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Planning board approves Wild Walk

February 7, 2013
By JESSICA COLLIER - Staff Writer (jcollier@adirondackdailyenterprise.com) , Adirondack Daily Enterprise

TUPPER LAKE - Planning board members seemed pleased to give approval to The Wild Center's planned new exhibit, the Wild Walk.

"It's quite a project," Chairman Jim Larkin said Wednesday night after Wild Center Facilities Manager Dave St. Onge gave the board a presentation on the project.

The Wild Walk would be built in the woods next to the nature museum, which is off Hosley Avenue. The idea is to create the feeling of walking into the treetops through a series of six towers reaching up to 40 feet high and lightly sloping ramps, all connected to features like a giant spiderweb of ropes and netting, a treehouse and a "dead tree" that will show visitors the forest life cycle. Most of the structure, except for the swinging bridges, is designed to be accessible to people in wheelchairs.

Article Photos

A model shows one of the Wild Walk’s observation decks which might be built in the woods of the Wild Center nature museum in Tupper Lake.
(Enterprise photo — Jessica Collier)

When Wild Center officials first envisioned the exhibit, it was going to be centered solely around birds, and the museum went so far as to get a permit from the state Adirondack Park Agency for that project. But that permit lapsed and was revised to reach people of a wider range of ages and interests.

After a museum has been open for a few years, membership and visitor numbers tend to drop off, and a new feature like this is intended to boost those numbers again, explained museum Executive Director Stephanie Ratcliffe. Museum officials also hope the Wild Walk will turn the museum from a rainy-day destination to an all-weather recreation option.

The Wild Center first opened in July 2006. The Wild Walk is set for a two-year buildout, with the infrastructure being completed in the first year and the exhibits worked on for the year after that. Wild Center officials plan to open the Wild Walk to the public in July 2015, though Ratcliffe said they will probably give tours and sneak peaks to certain locals and community groups in the time leading up to that.

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The $4 million project won a $1 million state grant in January, and the museum already has about $375,000 invested into the project's design and engineering.

Since the intention is to give the feeling of walking into the forest canopy, St. Onge said museum officials want to keep vegetation clearing to a minimum.

"We want to preserve as many trees as we can," St. Onge said.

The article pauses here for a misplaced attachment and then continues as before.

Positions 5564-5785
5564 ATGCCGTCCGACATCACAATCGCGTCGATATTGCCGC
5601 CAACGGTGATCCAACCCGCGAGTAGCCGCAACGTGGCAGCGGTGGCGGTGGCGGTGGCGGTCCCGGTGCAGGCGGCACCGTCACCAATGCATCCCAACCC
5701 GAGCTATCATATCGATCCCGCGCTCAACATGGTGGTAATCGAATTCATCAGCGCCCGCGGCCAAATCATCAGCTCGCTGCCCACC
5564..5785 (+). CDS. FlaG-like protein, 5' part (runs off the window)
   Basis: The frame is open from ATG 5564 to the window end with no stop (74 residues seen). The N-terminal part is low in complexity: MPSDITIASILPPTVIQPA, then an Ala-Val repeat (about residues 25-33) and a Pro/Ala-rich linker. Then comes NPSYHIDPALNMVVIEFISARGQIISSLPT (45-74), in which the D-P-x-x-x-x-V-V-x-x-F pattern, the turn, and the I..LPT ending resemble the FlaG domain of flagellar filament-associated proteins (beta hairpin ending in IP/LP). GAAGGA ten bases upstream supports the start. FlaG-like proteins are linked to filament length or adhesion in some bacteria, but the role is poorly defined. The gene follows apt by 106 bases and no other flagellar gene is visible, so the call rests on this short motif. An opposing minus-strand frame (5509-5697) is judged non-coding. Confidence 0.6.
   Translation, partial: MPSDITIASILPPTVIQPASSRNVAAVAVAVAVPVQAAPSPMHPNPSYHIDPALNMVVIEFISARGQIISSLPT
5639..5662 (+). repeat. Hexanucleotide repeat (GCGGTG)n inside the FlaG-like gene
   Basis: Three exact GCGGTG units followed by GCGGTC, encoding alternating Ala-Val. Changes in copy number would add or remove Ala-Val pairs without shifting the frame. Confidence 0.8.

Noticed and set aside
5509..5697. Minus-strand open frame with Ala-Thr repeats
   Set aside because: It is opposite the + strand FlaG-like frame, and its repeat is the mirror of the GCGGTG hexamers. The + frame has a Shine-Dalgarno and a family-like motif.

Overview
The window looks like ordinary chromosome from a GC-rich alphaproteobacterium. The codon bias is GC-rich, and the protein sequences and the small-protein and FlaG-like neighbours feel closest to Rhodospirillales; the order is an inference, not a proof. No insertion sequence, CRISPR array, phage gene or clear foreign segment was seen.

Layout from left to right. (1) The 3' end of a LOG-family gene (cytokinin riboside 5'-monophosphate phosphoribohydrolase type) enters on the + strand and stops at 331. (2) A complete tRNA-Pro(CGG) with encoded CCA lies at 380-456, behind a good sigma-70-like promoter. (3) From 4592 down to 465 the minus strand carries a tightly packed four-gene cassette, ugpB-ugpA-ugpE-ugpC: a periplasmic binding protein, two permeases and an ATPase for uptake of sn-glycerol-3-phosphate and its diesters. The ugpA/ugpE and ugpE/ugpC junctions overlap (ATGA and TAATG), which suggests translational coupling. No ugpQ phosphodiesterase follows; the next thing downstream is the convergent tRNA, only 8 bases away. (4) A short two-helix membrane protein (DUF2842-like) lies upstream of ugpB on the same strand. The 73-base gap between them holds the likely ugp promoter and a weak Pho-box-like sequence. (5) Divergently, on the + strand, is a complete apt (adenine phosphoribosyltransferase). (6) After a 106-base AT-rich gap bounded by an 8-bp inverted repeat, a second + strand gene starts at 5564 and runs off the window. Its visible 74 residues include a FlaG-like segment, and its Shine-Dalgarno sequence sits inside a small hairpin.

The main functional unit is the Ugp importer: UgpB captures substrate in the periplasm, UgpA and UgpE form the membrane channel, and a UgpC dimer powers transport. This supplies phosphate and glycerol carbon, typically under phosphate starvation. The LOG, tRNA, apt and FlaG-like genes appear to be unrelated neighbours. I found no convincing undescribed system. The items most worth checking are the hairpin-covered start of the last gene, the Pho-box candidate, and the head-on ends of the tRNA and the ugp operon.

The Wild Walk would not be visible from the Raquette River or anywhere else nearby, according to tests done for the original APA permit, except for one location on Dugal Road, where binoculars had to be used to spot weather balloons floated at the feature's intended elevations, St. Onge said.

St. Onge said the Wild Walk would be the first structure of its kind in the Northeast.

"I think this is going to be a real iconic structure that people are going to come a long ways to Tupper Lake just to see," St. Onge said.

St. Onge said the Wild Walk will be open from June to September, and museum officials intend to install security cameras on it so it can be monitored after hours.

Planning board member Bob Collier, a paramedic for the local rescue squad, asked about the safety of the spiderweb feature. Ratcliffe said there will be layers of ropes and netting to stop anything that falls through the first layer. She said there is a similar feature at the Morris Arboretum in Pennsylvania, and in talks with that facility, there were no safety concerns.

"Safely all along has been a huge design constraint," Ratcliffe said.

Planning board members were anxious to give the project unanimous approval Wednesday night after they heard about it.

Board member Jim Ellis noted that he was construction committee chairman for The Wild Center when the museum first broke ground, and Larkin mentioned that he was the first person to shovel a load of dirt from the site.

Ratcliffe and St. Onge said they don't anticipate any problems with getting APA approval, since a project with the same infrastructure and elevations already passed once before, and they've been working with APA officials all along to make sure they were working within APA guidelines.

"I feel really confident," Ratcliffe said.

 
 

 

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